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horde

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See also Horde, and hörde

English

Etymology

Via [[w:Template:lang:pl language|Template:lang:pl]][[Category:Template:lang:pl derivations]] horda, Russian орда (ordá), horde, clan, troop), from Turkic orda, ordu "camp" (compare urdu). The initial h- first appears in Polish. First attested in English in the 1550s.

Pronunciation

Homophones

Noun

Singular
horde

Plural
{{{1}}}

horde ({{{1}}})
  1. A wandering troop or gang; especially, a clan or tribe of a nomadic people (originally Tatars) migrating from place to place for the sake of pasturage, plunder, etc.; a predatory multitude.
  2. A large number of people.
    We were beset by a horde of street vendors who thought we were tourists and would buy their cheap souvenirs.

Derived terms

Translations


Danish

Noun

horde c. (definite singular horden; indefinite plural horder; definite plural horderne)

  1. horde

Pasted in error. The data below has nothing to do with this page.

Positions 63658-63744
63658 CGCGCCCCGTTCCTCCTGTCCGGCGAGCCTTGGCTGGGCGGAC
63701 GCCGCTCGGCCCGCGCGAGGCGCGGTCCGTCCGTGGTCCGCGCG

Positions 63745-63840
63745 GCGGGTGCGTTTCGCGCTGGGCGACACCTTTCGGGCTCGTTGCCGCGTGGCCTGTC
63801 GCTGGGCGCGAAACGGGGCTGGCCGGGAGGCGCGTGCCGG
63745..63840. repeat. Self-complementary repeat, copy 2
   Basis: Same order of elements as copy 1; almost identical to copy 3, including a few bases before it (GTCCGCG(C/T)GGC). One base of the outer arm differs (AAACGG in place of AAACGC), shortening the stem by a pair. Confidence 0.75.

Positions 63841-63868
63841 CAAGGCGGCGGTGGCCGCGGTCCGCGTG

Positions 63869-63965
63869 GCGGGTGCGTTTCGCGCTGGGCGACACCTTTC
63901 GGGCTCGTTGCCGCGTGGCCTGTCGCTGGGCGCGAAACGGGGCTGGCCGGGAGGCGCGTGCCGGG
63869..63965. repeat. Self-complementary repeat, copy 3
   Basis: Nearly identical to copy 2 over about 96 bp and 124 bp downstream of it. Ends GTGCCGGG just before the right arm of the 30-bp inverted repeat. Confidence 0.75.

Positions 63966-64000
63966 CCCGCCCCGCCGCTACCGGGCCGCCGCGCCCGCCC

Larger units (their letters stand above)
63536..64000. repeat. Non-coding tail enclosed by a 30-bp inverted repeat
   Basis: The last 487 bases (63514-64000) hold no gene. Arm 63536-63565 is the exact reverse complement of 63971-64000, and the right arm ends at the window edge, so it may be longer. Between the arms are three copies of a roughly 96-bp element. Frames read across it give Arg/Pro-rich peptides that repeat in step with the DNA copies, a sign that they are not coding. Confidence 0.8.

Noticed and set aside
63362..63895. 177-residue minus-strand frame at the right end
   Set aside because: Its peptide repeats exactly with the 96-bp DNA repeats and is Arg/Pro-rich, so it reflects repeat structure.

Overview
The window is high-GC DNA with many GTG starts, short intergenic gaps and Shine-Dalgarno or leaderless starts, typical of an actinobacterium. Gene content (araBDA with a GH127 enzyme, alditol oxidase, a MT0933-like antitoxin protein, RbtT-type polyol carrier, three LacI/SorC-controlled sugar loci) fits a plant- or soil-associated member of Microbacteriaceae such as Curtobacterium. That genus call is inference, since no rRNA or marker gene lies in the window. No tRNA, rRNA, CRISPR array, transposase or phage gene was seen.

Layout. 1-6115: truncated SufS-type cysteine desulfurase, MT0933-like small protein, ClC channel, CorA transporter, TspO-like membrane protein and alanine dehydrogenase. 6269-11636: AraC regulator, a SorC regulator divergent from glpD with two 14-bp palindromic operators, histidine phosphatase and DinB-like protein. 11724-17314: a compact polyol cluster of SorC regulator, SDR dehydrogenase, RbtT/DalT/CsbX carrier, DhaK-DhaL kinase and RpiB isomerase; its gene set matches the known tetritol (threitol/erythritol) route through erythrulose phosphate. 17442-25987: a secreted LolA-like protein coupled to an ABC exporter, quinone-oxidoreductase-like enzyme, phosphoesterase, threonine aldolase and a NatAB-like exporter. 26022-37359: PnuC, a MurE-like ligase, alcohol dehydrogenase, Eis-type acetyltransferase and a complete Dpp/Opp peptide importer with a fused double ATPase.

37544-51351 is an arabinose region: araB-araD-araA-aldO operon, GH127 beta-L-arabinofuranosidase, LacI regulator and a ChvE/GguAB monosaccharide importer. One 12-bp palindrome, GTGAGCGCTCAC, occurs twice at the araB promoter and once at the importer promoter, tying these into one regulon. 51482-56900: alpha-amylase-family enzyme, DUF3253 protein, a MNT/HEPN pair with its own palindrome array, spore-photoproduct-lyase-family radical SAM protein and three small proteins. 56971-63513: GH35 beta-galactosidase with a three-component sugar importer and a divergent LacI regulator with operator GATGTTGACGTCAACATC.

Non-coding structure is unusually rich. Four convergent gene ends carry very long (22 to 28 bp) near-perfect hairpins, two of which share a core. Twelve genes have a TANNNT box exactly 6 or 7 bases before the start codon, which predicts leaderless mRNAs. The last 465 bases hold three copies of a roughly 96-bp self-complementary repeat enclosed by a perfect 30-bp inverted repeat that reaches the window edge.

Dutch

Etymology 1

Noun

horde f., sometimes m. (plural horden or hordes)

  1. horde
  2. troop of boyscouts, comprising no more then 24 cubs

Etymology 2

Noun

horde f., sometimes m. (plural horden)

  1. a gross sieve
  2. hurdle
Derived terms

References

  • M. J. Koenen & J. Endepols, Verklarend Handwoordenboek der Nederlandse Taal (tevens Vreemde-woordentolk), Groningen, Wolters-Noordhoff, 1969 (26th edition) [Dutch dictionary in Dutch]

French

Noun

horde f. (plural hordes)

  1. horde

Norwegian

Noun

horde m. (definite singular horden; indefinite plural horder; definite plural hordene)

  1. horde

Elsewhere on the web

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